True leadership comes from leading by example; here’s how to address administrators’ concerns
Much of the conversation taking place about technology in education today focuses on digital tools that are meant to help educators teach and students learn. But technology can, and should, have a huge impact on the administrative process as well.
Consider this: A recent Metlife Survey of the American Teacher found that nearly 70 percent of principals reported their job responsibilities were different than those they had five years earlier, and 75 percent said they felt their jobs were too complex. While it’s obvious that technology is a significant part of this change, we need to ensure it’s helping administrators handle the increasing complexity facing them, not adding to their work load.
Unfortunately, many administrators are reluctant to embrace technology. While a growing number of school and district leaders are forward-looking, many still find technology foreign, intimidating, or overwhelming. In fact, many only think of technology as the basic infrastructure for their day-to-day tasks.
As a result, many districts are overlooking tools that are purpose-built to improve the administrative process. That’s worrisome, as not exploring the usage of such tools is hurting the district doubly, by making processes unnecessarily inefficient and expensive. This reticence ignores the fact that these technologies can enable administrators and teachers alike to do everything from controlling costs to improving communications to giving student learning a boost.
The fear often surrounding technology cannot be overlooked, even for administrators. School stakeholders often talk about instilling 21st century skills in their students, but true leadership comes from leading by example. Here are three steps that districts can take to make sure their administrators are embracing technology.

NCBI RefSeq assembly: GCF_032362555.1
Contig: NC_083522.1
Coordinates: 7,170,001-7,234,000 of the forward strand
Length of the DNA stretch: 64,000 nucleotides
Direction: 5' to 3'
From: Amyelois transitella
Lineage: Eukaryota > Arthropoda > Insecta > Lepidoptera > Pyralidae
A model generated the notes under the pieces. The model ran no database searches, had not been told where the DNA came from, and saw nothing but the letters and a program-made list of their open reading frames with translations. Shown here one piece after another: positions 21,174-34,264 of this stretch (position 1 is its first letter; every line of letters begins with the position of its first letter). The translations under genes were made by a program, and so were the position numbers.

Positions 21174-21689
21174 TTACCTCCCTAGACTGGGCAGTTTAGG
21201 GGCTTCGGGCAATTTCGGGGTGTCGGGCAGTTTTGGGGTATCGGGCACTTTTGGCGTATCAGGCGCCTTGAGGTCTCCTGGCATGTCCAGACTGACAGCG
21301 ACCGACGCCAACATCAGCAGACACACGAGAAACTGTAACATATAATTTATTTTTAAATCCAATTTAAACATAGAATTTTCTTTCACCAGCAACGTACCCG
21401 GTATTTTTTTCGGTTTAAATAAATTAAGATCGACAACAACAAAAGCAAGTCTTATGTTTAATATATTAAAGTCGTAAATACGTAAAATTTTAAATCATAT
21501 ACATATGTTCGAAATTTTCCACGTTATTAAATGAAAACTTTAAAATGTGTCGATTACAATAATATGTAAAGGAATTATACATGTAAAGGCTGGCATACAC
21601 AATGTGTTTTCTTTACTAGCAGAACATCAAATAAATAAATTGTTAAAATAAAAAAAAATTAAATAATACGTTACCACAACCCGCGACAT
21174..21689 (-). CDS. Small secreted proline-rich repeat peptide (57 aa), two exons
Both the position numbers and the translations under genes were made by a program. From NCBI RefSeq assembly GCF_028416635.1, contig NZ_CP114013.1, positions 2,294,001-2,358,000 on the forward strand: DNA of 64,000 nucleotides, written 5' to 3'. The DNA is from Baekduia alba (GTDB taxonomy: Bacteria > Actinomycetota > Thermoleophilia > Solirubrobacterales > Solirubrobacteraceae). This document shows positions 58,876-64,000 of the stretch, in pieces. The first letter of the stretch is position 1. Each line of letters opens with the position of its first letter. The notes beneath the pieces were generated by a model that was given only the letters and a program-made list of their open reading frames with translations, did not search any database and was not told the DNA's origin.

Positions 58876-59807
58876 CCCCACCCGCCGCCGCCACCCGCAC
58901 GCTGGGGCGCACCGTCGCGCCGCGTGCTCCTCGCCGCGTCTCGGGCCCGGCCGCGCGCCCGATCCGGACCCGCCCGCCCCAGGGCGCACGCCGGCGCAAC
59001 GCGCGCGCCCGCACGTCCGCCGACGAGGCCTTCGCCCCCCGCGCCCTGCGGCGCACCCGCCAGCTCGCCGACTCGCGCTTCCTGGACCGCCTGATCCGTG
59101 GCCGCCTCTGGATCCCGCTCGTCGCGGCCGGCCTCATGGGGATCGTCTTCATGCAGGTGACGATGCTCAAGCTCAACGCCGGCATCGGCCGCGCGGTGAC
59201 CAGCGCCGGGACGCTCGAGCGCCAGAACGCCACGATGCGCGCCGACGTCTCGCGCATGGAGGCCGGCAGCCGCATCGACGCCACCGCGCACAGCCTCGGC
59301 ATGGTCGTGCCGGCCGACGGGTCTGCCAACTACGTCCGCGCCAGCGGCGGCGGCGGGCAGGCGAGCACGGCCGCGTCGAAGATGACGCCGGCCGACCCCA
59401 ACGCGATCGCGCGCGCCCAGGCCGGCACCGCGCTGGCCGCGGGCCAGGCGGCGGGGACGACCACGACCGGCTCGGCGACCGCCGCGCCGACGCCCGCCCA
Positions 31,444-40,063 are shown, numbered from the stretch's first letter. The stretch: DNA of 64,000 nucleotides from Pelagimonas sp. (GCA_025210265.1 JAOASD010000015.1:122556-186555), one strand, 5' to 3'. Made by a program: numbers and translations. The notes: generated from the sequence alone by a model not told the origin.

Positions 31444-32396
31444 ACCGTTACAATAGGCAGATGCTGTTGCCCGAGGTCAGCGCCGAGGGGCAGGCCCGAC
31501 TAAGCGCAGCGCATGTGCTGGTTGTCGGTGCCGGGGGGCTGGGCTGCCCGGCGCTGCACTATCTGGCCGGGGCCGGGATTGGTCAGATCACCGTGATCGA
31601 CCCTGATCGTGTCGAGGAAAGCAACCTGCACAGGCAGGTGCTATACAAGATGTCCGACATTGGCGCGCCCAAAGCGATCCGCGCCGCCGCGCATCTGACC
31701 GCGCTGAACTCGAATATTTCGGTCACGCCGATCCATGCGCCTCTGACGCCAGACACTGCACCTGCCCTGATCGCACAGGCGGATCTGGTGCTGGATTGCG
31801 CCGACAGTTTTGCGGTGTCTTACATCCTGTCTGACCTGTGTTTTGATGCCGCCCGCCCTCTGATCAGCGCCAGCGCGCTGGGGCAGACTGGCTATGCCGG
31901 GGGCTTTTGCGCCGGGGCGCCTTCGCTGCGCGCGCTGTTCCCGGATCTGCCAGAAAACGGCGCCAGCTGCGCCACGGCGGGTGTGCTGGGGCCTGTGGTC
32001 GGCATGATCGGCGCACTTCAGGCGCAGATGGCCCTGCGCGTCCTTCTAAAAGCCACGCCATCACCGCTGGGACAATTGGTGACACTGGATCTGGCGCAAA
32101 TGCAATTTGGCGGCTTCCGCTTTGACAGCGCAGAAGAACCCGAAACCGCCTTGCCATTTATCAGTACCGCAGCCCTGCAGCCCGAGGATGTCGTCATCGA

1. Make sure it works and is easily available.
While this first step might seem obvious, sometimes there’s a good reason for administrators to be skeptical of new technology. For example, there has been a lot of hype for technology to “disrupt education”—which makes for a great sound bite. But sensationalism like “disruption” often skews the benefits of a new technology, while failing to focus on actionable steps for how to be successful with it. As a result, expectations become inflated—and when results are disappointing, administrators are naturally skeptical of future claims.
There are a few ways to ensure the technology you use has tangible value. For instance…
• Have some administrators who aren’t as technically inclined test a new product and give their feedback on it before you commit to the technology—a simple “try before you buy.”
• Have an IT expert make sure the tool integrates seamlessly into existing systems.
• Focus on outcomes when evaluating new technology. Don’t be fooled by features that don’t address the problem you’re trying to solve—stay laser-focused on the “why,” and then make sure your technology choice is addressing this question simply and effectively.
(Next page: Two more strategies to help administrators embrace technology)
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